Creating a work life that makes sense and pays well is a task that most of us spend a majority of our lives focused on… Instead of having a single path, we design a WorkLife that can change and grow right along with us – a constantly renewing resource that is fueled by our life experience and the insights we’ve taken the time to gather and share. I picture us as a community of practice – supporting each other in designing our WorkLife with focus and creativity.
Being particularly susceptible to such things (and in a moment of having forgotten my New Year’s resolution, Do Less), I signed up to do this “Career Hackathon” workshop with my friend Brenda. Which meant that I spent the entirety of a gorgeous afternoon yesterday in a windowless, brightly-lit room, a design firm’s office on Market between Powell and Montgomery Stations.
Five of us made a valiant effort to keep up with our facilitator Mair’s instructions, frantically filling out a series of worksheets, marking them up, talking to one another, and doing it all over again. I was the only one in the room without a UX/UI design background, and I enjoyed going with the flow and imagining that the words “agile” and “lean” (as in “lean business,” not “lean in”) and “iterate” and “builds (as a plural noun)” were part of my everyday parlance. I was expecting this; I had signed up for a Career Hackathon, after all!
Even if you DO know what those words mean, here’s my translation of the workshop title: How To Design Your Perfect Career by Forcing Yourself to Consider All the Possibilities That Normally Freak You Out and Learning That Most of Your Assumptions are Untrue Once You Actually Start Talking To People Around You… While Also Getting Called Out On Your Shit And Frequently Being Told You’re Awesome By Very Interesting People Who Are Also Awesome. Continue reading “Designing a career: an adventure with Mair Dundon”
Last October/November, I caught that horrible cold/cough that was going around… and it stuck around for more than five weeks by the time I finally got over it.
My friend Mike knew exactly why I was sick.
The day before I woke up with the telltale tickle in the back of my throat, Mike and Penny and I had biked to the Clement Street farmers market. I bought a bunch of carrots. And proceeded to eat several of them. Unwashed. Much to Mike’s horror.
At some point during my journey home on Friday/Saturday, I came across this article about repotting your career. Though the article itself is flavored with a rather Stanford-y perspective that doesn’t totally align with my own way of looking at things, I appreciate both the horticultural metaphor, and the author’s tips for switching things up professionally in a way that “can lead to greater innovation, success, and meaning in your work.” These include (in addition to “Know when it’s time to change…” um, thanks?): Continue reading “Repotting: right in my wheelhouse”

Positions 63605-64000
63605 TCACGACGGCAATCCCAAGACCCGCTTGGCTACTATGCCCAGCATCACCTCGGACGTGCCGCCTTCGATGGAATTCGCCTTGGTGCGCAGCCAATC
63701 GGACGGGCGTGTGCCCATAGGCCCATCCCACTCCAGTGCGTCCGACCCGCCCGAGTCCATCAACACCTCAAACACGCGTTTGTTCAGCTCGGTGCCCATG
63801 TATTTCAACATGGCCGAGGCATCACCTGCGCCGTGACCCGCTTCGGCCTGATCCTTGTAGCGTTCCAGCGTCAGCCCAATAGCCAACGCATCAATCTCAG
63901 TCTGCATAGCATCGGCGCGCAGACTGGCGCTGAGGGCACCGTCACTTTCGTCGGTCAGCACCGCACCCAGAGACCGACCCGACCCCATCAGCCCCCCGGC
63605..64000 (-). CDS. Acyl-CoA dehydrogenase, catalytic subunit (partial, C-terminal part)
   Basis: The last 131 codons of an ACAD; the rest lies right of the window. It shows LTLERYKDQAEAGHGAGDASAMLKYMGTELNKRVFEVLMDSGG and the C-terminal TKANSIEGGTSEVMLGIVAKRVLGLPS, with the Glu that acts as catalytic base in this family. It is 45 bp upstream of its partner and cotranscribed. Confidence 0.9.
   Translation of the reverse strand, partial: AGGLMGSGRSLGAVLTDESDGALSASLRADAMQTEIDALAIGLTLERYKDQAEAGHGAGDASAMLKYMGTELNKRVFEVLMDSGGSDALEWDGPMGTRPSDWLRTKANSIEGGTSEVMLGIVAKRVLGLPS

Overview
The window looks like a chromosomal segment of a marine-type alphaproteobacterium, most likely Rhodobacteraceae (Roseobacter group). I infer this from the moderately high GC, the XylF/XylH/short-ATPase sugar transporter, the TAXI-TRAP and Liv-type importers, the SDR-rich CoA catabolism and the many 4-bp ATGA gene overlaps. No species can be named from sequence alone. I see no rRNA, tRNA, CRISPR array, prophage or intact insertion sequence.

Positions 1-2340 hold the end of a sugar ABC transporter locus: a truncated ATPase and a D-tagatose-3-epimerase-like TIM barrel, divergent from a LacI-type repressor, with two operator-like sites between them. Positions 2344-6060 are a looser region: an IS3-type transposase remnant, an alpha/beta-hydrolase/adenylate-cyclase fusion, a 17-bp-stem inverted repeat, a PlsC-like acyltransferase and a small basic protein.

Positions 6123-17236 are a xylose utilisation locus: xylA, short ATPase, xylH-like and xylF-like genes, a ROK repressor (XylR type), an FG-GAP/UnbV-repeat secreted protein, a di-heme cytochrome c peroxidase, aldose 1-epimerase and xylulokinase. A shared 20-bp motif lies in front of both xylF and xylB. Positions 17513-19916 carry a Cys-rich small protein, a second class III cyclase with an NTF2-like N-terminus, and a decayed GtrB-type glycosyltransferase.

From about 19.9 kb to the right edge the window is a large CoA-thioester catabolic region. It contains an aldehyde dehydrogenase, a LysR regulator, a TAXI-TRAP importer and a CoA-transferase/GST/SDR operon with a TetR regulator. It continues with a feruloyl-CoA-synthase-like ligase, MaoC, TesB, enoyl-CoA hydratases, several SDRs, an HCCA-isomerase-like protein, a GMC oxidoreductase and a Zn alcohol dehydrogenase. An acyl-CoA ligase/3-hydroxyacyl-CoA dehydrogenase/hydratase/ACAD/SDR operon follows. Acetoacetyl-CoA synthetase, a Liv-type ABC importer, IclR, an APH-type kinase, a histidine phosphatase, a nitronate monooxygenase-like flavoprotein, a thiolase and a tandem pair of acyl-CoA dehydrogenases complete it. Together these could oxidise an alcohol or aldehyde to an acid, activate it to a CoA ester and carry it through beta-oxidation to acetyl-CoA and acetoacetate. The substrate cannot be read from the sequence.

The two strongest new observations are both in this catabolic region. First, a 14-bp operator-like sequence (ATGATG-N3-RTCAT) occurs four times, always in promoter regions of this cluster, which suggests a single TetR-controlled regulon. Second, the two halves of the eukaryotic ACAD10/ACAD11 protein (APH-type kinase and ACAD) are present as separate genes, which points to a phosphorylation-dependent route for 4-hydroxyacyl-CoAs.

At 6am, insomniac in the Penn Stater hotel in State College, PA hotel (which means it’s really 3am to my body, still in Pacific Time), I finally rose from the bed and resurrected this blog. I think this is version 3.0? I’m not sure. Shutting down and letting go of those old blogs go was a relief, in the same vein (but nowhere near as cathartic) as having shredded a lifetime’s worth of journals — all 100ish of them — a couple years ago.
A few clicks… and we’re back!
It’s been snowing and/or cloudy since I arrived two nights ago, but this morning the only clouds I can see in the sky are far away on the horizon. Still, there are a few snowflakes drifting gently (no idea where they’re coming from) to land on the dome-shaped skylight that rises glowing from the snowy roof outside my window, the dome a stand-in for the sun that I’m pretty sure will rise just behind it over the hill. Venus rose before I opened the curtains, rising further as the morning brightens.
In a couple hours I go “on,” and will be “on” all day giving an 8-hour workshop and then doing a book signing. Tomorrow, a shorter workshop, another book signing, and the long journey home (weather permitting). I will rise to the occasion. No matter how little I’ve slept the preceding nights, I always do… except when I don’t, but that has yet to happen on a speaking day.
But right now, venus and sunrise and a glowing dome and mystery snow from clear, brightening skies. And me, writing again, on the internets.